A foldable stand according to my invention comprises a holder articulated at its rear end to a supporting bracket therefor, its front end forming a seat for the handle of a soldering iron. The bracket has a pair of forwardly converging flexible arms shiftably engaged by a slider which is pivotally connected, via a suitable link, with the front end of the holder for drawing the seat of the soldering-iron handle toward the bracket upon a rearward shifting of the slider from an advanced position, in which that seat is separated from the bracket by a distance approximating the length of the link, into a rearwardly retracted position. The arms of the bracket have three ends which are spread apart in the advanced position but are closely juxtaposed in the rearwardly retracted position of the slider. Thus, the bracket forms a broad base for the holder in an unfolded position of the stand in which it supports that holder at three points; in the folded position, however, the width of the base is significantly reduced.

According to a more particular feature of my invention, the bracket -- preferably consisting of iron or steel wire -- has the free ends of its arms bent laterally outwardly into a pair of generally transverse wings overlapping each other in the rearwardly retracted slider position. For accommodating a soldering iron provided with an electric cord attached to its handle, the wings may have forwardly facing nooks registering with each other in that retracted slider position to form a cradle for that cord.

The above and other features of my invention will now be described in detail with reference to the accompanying drawing in which:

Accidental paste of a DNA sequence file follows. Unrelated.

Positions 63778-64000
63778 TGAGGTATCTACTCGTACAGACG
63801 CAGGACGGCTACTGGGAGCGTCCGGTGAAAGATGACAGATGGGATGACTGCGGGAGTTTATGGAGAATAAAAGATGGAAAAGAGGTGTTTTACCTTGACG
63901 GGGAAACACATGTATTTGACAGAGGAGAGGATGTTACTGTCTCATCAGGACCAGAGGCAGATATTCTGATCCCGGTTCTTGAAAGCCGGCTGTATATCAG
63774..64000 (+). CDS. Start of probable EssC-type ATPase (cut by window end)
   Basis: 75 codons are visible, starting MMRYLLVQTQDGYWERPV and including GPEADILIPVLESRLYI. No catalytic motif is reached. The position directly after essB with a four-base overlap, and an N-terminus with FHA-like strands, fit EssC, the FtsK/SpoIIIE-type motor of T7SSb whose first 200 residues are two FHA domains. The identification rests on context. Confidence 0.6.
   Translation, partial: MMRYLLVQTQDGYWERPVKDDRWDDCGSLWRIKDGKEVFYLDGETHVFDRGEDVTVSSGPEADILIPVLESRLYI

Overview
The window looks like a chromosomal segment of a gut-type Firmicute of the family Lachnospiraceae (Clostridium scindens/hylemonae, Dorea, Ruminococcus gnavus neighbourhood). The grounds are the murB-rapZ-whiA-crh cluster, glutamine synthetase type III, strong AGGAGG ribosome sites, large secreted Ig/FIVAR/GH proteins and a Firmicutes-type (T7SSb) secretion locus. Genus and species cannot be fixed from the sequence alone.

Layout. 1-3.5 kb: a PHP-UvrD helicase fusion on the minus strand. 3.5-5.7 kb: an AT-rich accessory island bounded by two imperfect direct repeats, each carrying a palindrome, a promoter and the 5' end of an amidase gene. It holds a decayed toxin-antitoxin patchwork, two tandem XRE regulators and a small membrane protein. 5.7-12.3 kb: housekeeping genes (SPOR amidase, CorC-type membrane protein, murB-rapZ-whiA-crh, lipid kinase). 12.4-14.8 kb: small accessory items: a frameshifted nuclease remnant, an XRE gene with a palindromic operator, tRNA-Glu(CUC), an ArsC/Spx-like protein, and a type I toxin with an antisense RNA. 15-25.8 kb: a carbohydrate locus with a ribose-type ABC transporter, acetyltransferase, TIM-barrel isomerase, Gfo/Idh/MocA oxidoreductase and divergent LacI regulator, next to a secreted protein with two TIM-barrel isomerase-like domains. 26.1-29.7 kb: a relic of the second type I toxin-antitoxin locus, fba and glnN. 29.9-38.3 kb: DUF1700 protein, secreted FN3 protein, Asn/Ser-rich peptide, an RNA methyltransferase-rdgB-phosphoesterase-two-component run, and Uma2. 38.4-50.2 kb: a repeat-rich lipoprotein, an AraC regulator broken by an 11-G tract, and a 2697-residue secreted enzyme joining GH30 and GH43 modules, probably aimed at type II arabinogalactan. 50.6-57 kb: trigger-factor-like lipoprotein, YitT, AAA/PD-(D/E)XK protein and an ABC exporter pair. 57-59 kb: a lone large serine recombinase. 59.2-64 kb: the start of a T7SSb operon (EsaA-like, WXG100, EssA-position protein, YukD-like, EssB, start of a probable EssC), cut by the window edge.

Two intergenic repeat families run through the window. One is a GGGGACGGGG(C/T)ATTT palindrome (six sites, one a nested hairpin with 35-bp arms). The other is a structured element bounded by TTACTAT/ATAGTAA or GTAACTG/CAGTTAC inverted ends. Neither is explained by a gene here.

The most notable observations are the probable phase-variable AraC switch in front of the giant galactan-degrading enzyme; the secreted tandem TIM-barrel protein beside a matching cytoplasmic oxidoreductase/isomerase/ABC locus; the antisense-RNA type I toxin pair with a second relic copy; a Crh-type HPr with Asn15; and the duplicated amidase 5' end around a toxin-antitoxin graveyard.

FIG. 1 is a schematic side view of a foldable stand according to the invention;

FIG. 2 is a side view of a slider of the stand in its folded or closed-up position;

FIG. 3 is a plan view of a supporting bracket of the stand; and

FIG. 4 is a plan view of the front part of the support bracket of FIG. 3 in the folded position of the stand.

As shown in the drawing, the foldable stand according to the invention includes a holder 10 and a supporting bracket or base 20. The holder 10 is shown to comprise an expanding coil 10a, which offers protection against contact but does not hinder the cooling down of a soldering iron 15 with a feeder cable 16 pushed into the holder and shown in broken lines. The handle of soldering iron 15 is inserted into a receiving socket 10b. There is disposed alongside the coil 10a trough 10c designed to catch pieces of tin or the like possibly dropping off the iron.

The holder 10 is provided at its rearward end with at least one eye 11 articulatedly connected with a middle part or bight portion 23 of the yoke-shaped bracket 20. In an analogous manner at least one eye 12 is arranged at the forward part of the holder 10 is articulated to a link 13 having preferably the form of an inverted "U".

The bracket 20, consisting for example of steel wire, has essentially the U-shape seen in FIG. 3 with arms 21, 22 converging forwardly. At the transition between the middle part 23 and the arms 21, 22 the wire is bent into parallel downward loops 21a, 22a which act as feet in the unfolded condition of the stand (FIG. 1).

At their forward ends the arms 21, 22 are bent laterally outwardly in such a way that forwardly facing nooks 21b, 22b are formed with two generally transverse 22'. These wings 21', 22' are bent once more to the rear at 21c, 22c, to form grippers 21", 22" with looped extremities. Grippers 21", 22", on setting up of the unfolded stand, may be left resting on a support surface or else, in order to increase the stability of the stand, be pushed in behind a vertical or horizontal plate 14 -- such as a table top -- as shown in FIG. 1.

The grippers 21", 22" may alternatively serve for clipping or hooking the stand onto the waistband of a pair of working trousers or onto a belt or other article worn or supported about the waist of a workman, in which event the stand forms a portable sheath for the soldering iron.